A file is downloaded from the cloud, we need to make sure that there is no other version of the same file in the local machine:

  1. The file can already exist in the machine, but has not been labeled as trackable
  2. therefore the local database does not know about its existence.
    1. if that untracked local file with say version L, is ever switched to trackable we may have a duplicate locally :
      1. when they have the same md5, the program will need to decide whether to keep both locally, by letting both evolve as separate versions (aka different files) or to symlink one to the other. So ask the user: "do you want to keep these two files always equal, or they are going to become different over time?"
      2. when they already have a different md5 the local file L will be uploaded as a different file.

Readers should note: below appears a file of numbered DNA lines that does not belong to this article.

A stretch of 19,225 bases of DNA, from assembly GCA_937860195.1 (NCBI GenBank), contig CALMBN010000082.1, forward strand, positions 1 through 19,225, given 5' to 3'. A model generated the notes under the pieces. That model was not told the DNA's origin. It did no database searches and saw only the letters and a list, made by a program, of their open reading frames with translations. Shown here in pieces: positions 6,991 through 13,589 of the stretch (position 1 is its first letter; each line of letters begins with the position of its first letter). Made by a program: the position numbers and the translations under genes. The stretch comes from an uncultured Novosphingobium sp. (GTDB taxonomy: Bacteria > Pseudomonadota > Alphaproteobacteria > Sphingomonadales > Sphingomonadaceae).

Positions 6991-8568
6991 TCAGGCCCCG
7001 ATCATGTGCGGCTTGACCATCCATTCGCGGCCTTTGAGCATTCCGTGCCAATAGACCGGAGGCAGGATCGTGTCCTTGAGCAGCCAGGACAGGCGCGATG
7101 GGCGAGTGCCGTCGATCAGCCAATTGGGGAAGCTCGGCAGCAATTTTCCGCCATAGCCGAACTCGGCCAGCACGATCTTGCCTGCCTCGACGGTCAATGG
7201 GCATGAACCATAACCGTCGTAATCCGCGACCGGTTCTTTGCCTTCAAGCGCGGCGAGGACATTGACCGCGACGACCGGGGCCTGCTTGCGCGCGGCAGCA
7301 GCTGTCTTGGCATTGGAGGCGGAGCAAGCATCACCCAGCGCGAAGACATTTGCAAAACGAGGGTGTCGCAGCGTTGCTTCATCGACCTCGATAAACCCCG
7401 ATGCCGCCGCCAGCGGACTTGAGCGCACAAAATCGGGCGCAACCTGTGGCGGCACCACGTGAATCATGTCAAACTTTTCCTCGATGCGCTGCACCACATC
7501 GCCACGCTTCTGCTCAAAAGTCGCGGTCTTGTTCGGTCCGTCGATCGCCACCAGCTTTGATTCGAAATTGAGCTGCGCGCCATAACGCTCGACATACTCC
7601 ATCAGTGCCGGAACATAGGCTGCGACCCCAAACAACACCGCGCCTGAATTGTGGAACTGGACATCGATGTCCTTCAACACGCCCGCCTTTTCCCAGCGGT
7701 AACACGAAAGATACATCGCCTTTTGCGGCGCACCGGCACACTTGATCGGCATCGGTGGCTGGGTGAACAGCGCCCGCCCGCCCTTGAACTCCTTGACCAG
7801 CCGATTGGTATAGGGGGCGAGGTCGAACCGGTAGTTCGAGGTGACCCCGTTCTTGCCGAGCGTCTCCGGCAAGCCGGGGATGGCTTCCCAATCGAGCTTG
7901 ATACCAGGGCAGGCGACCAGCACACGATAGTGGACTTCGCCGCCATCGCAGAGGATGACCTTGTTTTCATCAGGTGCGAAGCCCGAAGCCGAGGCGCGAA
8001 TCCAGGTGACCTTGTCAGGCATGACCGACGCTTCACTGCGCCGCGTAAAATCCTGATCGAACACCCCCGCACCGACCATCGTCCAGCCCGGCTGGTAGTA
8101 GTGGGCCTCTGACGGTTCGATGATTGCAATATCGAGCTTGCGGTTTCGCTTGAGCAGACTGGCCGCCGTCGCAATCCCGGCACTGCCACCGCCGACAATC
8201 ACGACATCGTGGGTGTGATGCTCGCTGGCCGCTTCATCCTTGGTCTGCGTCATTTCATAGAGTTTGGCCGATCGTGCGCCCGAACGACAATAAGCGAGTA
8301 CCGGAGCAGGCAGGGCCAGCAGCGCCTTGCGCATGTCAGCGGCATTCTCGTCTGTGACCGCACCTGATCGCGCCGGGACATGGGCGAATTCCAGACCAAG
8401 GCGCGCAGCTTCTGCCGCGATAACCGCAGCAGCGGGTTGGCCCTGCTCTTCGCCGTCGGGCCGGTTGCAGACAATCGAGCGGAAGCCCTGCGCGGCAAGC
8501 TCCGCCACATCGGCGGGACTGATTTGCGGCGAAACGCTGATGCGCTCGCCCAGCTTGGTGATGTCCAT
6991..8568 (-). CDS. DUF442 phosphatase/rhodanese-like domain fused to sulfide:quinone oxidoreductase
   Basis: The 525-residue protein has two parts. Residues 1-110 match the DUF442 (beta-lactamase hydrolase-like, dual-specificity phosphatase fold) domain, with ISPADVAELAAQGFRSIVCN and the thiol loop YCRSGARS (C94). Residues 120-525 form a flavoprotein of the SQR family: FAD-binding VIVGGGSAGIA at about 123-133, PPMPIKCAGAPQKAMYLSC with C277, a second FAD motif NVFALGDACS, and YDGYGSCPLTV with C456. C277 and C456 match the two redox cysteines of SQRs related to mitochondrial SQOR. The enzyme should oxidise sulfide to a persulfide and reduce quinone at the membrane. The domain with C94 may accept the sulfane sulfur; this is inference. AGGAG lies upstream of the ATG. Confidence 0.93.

1. eventually, with the help of the search engine, it will appear really close to the other in the search results and the user will eventually decide to delete one of the versions if they want a single version alive.
        • in that latter case, let's say the user deletes the C version, a different machine containing the C version will have to delete the C version locally and the user will have to download the L version manually or automatically based on the synchronization greediness
  3. The file cloudUUID already exists in the machine
  4. the local file L has a different md5 than the cloud md5 meaning these are two versions of the same file
    • the user should decide which to set as the latest version (either use the default modified date as indicator, or decide manually)
  5. the local file is the same as the cloud file. Tell the user where the local file is and ask him whether to download a copy, symlink, or "show in finder" (see

When we talk about localDB, it does not necessarily need to be local. It can be stored in the server. Using the user-agent to map the paths to the machine in question. But there is no need, having it locally is much more cost effective and fast.